Beach smokers must butt out
Smoking will be banned at Koombana Bay after a push for a new local law gained strong support from Bunbury City Council this week.
The council will now develop, adopt and apply a local law that bans the smoking of tobacco products at the new-look foreshore after Cr Brendan Kelly successfully put forward a motion at the council’s meeting on Tuesday.
In a landslide vote, the council voted 7-2 in favour of the local law with Mayor Gary Brennan and Cr Sam Morris voting against it, councillors Jaysen Miguel and Todd Brown on approved leave and Cr Michelle Steck absent from the meeting.
Cancer Council WA South West regional education officer Shenae Norris – who presented a deputation to the council ahead of its vote – said the move was a “huge step” for the community.
“We are extremely pleased that the City of Bunbury has taken this step,” Ms Norris said.
“Creating healthier environments is a huge step forward in reducing the impact that cancer has on our community.”
Ms Norris told the council that Bunbury’s smoking rate was an “alarming” 18 per cent and “significantly” higher than the State and South West averages of 12.1 per cent and 13 per cent.
“With such a high smoking rate here in Bunbury, this is an opportunity to help people to quit, create healthier environments for non smokers and denormalise tobacco use with the long-term goal to reduce initiation of smoking amongst youth,” she said.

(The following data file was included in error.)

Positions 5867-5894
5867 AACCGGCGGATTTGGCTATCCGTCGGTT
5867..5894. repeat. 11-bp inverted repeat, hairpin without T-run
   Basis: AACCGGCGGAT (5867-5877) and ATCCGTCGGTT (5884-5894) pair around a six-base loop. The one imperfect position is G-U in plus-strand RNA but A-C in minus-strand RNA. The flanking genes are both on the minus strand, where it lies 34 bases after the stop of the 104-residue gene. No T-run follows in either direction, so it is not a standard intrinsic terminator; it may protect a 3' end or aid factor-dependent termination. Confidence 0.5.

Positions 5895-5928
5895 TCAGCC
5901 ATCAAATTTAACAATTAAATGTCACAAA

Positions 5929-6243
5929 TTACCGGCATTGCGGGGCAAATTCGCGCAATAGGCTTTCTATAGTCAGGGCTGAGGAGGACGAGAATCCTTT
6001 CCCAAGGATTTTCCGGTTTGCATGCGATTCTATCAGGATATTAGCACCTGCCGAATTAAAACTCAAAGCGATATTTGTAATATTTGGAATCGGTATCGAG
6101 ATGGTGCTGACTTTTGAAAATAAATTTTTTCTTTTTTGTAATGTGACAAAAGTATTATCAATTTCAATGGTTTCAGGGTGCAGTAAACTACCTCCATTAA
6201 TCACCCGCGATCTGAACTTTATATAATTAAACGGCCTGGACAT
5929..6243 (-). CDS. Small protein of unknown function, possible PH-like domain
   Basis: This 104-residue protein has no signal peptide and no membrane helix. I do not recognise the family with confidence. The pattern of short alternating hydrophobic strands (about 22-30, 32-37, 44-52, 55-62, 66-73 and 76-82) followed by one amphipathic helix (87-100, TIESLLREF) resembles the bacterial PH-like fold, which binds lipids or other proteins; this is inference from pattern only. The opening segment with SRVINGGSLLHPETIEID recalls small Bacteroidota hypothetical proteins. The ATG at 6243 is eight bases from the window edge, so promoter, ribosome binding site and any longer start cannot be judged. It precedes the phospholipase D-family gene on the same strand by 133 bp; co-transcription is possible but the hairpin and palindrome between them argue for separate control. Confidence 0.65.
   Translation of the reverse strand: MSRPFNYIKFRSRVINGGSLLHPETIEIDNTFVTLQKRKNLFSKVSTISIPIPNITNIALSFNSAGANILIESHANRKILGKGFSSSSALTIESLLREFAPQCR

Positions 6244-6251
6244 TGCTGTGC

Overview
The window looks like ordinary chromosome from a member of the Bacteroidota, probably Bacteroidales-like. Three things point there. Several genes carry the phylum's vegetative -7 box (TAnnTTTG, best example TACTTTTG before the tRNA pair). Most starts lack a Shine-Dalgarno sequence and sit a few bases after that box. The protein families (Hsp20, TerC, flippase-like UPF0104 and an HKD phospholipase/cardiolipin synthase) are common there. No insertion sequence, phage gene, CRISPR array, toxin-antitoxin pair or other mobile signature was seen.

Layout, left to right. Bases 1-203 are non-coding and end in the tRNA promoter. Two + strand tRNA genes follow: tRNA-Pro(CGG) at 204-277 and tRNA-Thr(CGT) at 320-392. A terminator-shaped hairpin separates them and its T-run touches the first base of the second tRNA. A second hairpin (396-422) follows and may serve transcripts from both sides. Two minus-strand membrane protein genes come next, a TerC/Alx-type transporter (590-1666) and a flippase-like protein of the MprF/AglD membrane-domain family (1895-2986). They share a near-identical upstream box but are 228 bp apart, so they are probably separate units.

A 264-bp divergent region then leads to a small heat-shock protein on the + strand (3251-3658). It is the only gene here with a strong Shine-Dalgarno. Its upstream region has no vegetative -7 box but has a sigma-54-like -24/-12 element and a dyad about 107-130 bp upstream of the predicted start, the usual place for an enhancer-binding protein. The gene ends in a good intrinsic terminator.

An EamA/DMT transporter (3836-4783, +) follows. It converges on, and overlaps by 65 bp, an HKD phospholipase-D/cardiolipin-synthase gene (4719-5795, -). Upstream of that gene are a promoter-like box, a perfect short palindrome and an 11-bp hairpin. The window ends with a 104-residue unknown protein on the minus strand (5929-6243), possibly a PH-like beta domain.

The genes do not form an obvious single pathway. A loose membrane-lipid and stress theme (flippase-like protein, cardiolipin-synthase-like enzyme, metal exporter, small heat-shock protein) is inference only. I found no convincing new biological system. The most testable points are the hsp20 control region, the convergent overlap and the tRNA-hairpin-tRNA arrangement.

“This is not about telling people what they can and can’t do – this is about promoting positive messaging, creating healthy environments for our community and denormalising smoking.”
Cr Kelly said it was an “exciting time” for Bunbury and the decision was “progressive”.
“We have the newly-developed Koombana Bay, it’s at the heart of Bunbury, it’s a go-to area for families and it’s a stop point for visitors,” Cr Kelly said.
“It’s absolutely not about having rangers hide behind bushes to get the smokers prosecuted ... it’s not about a nanny state and we don’t want to tell people what to do, it’s about promoting a positive message for everybody.”
In his debate against the motion, Mr Brennan said he was getting “mixed messages” from councillors between a local law and the discouraging of smoking.
“There’s a big difference, a local law is a regulation if it gets through the parliamentary process – it’s a law, which bans smoking,” Mr Brennan said.
“It’s a law that needs to be enforced so I can‘t support a local law ... but I do support having signage that encourages people not to smoke.”
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